I even bought myself a cute book stamp and a special writing pad. The paper is small — these aren’t long, in-depth reviews — the perfect size for a short note. The stamp has blank lines where I can write in the title of the book. And while these accessories are a delight, they certainly aren’t necessary. Like postcards, writing these notes isn’t a massive undertaking. All it takes is some paper, some stamps, and some people you know who like to read.
What started as a fun little project has become one of my favorite things about 2021. I find myself thinking about my mini reviews as I read. Who do I know who would love this book? I get excited when I read a book I know a friend would absolutely adore. I’ve also started thinking about my relationships in different ways — or maybe I’m just thinking more about the people in my life who I haven’t seen in ages thanks to the pandemic. A friend recently had surgery and I immediately thought, “okay, what kind of book would they like to read during their recovery?” and then sent off a review. A few weeks ago I read an amazing book about disability justice, which made me remember a conversation I had with a coworker last summer about disability activism. So I sent her off a review, thinking she’d really enjoy that book.
The mini reviews I send aren’t polished or complicated. It’s just a few lines, an “I’m thinking of you” but in book language. I write about what I loved in the book and what I think they’ll love. It’s a small practice. It doesn’t take long. But it has profoundly changed my reading life and my social life. It’s a way to make a solitary activity — reading — feel social. It’s a way to connect with friends who live far away, since travel is right out.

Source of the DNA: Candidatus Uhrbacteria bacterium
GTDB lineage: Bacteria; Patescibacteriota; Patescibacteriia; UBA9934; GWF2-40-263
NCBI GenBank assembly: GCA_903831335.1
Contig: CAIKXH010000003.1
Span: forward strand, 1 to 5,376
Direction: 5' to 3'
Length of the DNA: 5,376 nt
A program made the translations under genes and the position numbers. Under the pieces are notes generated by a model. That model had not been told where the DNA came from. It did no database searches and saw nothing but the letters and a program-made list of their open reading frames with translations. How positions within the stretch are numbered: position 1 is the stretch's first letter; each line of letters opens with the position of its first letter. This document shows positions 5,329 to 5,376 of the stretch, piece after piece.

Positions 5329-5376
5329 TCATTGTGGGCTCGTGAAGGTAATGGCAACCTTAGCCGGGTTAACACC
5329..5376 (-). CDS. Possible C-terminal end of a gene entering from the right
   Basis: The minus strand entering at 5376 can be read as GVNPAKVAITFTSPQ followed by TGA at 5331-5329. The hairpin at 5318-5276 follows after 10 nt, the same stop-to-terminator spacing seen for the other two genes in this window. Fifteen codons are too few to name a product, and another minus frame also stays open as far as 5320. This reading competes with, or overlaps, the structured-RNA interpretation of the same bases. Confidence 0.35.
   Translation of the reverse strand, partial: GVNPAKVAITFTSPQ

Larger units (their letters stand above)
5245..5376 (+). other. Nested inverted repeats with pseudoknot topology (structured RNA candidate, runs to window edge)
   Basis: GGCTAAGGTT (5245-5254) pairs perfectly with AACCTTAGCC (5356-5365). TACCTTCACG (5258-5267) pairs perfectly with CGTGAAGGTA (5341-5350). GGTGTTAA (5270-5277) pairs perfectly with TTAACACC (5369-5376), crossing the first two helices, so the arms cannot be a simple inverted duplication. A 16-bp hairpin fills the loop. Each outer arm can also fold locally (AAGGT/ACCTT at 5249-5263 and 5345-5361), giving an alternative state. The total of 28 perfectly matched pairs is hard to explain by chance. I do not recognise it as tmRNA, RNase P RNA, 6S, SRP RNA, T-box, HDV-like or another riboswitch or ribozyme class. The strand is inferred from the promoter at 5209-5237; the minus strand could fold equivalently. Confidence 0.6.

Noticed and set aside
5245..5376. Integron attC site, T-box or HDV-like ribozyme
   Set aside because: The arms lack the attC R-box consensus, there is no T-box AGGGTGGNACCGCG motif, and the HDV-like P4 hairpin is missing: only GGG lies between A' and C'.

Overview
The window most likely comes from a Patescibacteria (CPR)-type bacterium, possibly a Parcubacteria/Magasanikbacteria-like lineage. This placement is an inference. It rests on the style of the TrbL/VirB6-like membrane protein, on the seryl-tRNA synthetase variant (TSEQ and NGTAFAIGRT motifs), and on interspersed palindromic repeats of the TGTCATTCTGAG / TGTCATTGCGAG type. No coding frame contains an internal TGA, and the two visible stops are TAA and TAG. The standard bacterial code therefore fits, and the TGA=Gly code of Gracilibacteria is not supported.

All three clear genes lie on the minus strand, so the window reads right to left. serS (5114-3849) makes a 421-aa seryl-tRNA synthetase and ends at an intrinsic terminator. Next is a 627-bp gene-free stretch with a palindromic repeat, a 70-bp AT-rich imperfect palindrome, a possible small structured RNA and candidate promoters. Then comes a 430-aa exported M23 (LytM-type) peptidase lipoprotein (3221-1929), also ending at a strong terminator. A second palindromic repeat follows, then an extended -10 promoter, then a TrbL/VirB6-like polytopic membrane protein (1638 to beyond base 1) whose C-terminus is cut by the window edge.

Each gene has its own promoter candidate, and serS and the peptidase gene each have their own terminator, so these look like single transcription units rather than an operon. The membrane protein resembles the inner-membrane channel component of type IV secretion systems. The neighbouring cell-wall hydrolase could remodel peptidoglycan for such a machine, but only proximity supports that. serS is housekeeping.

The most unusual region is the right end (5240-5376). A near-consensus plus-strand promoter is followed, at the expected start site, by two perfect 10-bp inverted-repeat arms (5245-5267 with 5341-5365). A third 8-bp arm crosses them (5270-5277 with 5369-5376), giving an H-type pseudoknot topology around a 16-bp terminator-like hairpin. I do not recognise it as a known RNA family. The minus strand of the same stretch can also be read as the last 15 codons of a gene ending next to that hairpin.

Yes, there are other ways to connect — texting and calling and Zoom — but sometimes I get sick of screens. I’ve always hated long phone catch-ups, the pressure to explain everything about my life in a short period. It exhausts me. These little book notes are a way to remind someone I’m thinking of them without all that pressure. I recently got a text from a friend saying: “OMG THANK YOU. This is exactly what I need in my life right now. How did you know?!” We had a short, lovely exchange. It felt like the kind of ordinary interaction I miss so much. Sending letters can’t replace the daily in-person chats with friends and strangers I used to take for granted. But it fills a similar place in my heart. It makes me feel like part of the world again.
One thing I love about snail mail is that, for me, it’s simply a gift, freely given. I love it when I get a letter back. I love it when someone texts me to say they got my mini review in the mail, and they just put the book on hold at their library (I got one of these texts from my cousin this week). But I never expect a reply. The act of writing the note is its own gift, and it always gives me something back, whether it’s the joy of sealing the envelope and putting it in the mailbox, or a conversation with an old friend. I’ve got 46 more mini reviews to send out this year, and I can’t wait to see where they’ll lead me, what connections and reconnections and unexpected joys and moments of friendship they’ll open up in my life.